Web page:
Our Skype conversation started with Val surprising me by switching smoothly over to excellent Russian and back again. He is a very positive and inspiring person, filled with boundless knowledge about startups, with whom it was an absolute pleasure speaking to.
Tell me about what you've been doing around the world, in Russia and the CIS?
The big context is we work with government agencies to build innovation ecosystems in their countries. We've worked with Ireland, Chile, Singapore, a lot of regions in the US and Canada and because I speak a little Russian, my partners sent me over to the CIS. Yellow Door was one of the projects. We've worked with a number of governments. But what we felt was that we could do a bottom up, not a top down - not a top executive driven, but a very natural and organic, innovation ecosystem. So that's why we opened Yellow Door and it's been an interesting experiment. We've done quite a bit of programming to 'viyavliat'' (bring out), educate and give support to entrepreneurs who want to get exposure to something in complement to a government program, eg. Idea for Free.
Please explain that more detailed.
The idea is that in Silicon Valley, the last decade, we've seen a huge influx of entrepreneurs and investors from India and China. They have two strong sides in Engineering and Business. What we've found is, that they are very supportive of their own communities. The Indians have something called TiE and hundreds of thousands sign up for this group. They're brilliant at it. The Chinese similarly. What that's allowed them to do is to go into venture capital, so they were able to enter partnership positions in significant venture capital groups in the Valley. Not only is their engineering strong but if you do have a start up you can say "Hey! Can I raise funds with you?" and the people will support you. And so our thought was, Russia is renowned for its engineering, mathematical skills, its educational system, the people are there but organising Russians, historically is more difficult.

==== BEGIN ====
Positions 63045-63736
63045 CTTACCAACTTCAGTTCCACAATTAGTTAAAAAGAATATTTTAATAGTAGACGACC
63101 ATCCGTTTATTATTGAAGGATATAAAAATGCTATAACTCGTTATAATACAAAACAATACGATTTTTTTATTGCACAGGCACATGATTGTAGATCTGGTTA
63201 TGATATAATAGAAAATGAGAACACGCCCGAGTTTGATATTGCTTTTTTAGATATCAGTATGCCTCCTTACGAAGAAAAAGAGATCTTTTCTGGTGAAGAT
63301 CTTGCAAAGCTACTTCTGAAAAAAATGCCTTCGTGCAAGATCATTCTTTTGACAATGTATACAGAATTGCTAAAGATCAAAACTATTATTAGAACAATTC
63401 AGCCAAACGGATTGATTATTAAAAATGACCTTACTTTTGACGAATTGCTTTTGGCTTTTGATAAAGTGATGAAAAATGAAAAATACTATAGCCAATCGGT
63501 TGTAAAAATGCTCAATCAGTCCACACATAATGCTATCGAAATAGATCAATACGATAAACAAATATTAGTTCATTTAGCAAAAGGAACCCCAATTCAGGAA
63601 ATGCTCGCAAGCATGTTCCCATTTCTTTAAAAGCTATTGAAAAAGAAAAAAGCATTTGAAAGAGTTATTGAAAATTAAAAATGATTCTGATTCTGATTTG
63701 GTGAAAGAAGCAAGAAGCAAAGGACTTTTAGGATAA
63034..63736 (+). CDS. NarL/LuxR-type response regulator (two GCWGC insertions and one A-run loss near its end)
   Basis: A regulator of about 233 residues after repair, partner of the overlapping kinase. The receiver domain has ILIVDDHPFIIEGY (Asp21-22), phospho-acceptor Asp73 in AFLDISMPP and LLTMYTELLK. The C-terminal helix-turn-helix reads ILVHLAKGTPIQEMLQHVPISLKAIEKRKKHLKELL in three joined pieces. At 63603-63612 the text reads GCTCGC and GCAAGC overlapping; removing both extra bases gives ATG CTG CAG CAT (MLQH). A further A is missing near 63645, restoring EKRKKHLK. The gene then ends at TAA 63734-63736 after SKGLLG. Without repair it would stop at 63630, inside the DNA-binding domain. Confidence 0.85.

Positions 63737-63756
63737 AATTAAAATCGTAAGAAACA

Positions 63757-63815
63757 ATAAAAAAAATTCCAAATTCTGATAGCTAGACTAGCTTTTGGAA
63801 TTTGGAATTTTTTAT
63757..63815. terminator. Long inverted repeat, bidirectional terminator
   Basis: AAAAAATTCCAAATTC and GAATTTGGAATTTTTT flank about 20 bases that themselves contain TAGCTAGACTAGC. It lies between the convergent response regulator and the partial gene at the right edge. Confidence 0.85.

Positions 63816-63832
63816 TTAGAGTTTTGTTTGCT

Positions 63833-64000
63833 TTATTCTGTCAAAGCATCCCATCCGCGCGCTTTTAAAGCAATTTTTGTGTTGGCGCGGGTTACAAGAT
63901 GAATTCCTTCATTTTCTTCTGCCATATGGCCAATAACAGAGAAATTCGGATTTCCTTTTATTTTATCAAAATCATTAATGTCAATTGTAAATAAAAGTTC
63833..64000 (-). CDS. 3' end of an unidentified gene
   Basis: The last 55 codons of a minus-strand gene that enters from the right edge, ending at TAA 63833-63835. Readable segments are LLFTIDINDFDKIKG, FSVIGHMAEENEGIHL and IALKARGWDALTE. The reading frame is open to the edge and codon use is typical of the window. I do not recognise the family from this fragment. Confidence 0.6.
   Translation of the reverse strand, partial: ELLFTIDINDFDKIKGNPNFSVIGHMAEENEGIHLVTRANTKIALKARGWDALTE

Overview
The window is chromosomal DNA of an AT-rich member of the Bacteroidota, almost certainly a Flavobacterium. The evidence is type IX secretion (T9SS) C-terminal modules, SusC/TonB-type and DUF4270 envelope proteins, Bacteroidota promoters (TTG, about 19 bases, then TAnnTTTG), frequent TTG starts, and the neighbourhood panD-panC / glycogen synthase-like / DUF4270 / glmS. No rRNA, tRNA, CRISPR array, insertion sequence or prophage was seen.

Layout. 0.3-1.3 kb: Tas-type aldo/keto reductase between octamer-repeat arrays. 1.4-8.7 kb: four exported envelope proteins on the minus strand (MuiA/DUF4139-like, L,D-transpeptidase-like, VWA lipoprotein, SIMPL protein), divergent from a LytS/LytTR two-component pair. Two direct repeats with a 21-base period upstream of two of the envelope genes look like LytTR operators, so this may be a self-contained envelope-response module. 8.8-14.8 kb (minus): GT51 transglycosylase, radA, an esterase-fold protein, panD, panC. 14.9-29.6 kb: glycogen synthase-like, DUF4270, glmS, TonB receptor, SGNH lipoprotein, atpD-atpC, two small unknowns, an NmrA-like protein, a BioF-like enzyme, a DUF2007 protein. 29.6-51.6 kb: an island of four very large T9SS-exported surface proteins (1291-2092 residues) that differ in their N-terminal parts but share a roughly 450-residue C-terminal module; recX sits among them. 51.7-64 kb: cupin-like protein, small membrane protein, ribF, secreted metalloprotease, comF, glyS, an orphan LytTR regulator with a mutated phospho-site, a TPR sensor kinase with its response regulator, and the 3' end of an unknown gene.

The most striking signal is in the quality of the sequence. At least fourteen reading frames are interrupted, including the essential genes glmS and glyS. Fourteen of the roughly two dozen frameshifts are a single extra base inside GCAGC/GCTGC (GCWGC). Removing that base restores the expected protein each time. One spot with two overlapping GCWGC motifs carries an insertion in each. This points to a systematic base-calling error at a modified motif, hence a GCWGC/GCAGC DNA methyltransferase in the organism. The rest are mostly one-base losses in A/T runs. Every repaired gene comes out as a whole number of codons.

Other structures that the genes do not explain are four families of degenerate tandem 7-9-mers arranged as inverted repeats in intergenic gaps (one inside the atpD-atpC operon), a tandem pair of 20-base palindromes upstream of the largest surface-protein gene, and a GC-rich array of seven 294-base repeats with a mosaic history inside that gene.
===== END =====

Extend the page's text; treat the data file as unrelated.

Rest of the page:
If there's something serious like a war we come together but otherwise we like to argue.
(Laughs) Exactly! There's a long history of Russians arguing here in the valley. But we advocate, we fight for and really support Russian entrepreneurs here. Because what we've noticed is that in the venture groups there's not a single Russian in a partnership position yet. Although there's a lot of engineers here, there's virtually none in the business, in the start up side.
What about programmers?
Not yet unfortunately, which is a big loss to us, because when a significant investment group wants to open an office in Russia they need to scout to get the deal flow. When they ask China or India, there are many aspiring partners who say that they'll do it. They'll spend a few years, open an office and do it. But when they ask about Russia nobody is there. So what we're finding is, that connecting Russian entrepreneurs and engineers to the startup ecosystem here is very important. At least, until we bring enough venture capitalists into the partnership ranks here. So that's our primary role.
What does Yellow Door 'open'?
We create Yellow Door in other places as launch pads.So startups don't need to spend thousands of dollars and sit in some random co-working and figure out how to do it. It's not easy to network. We can do that from Moscow: we can train them in the basics and the key elements. Then we have a landing pad in the Silicon Valley for them.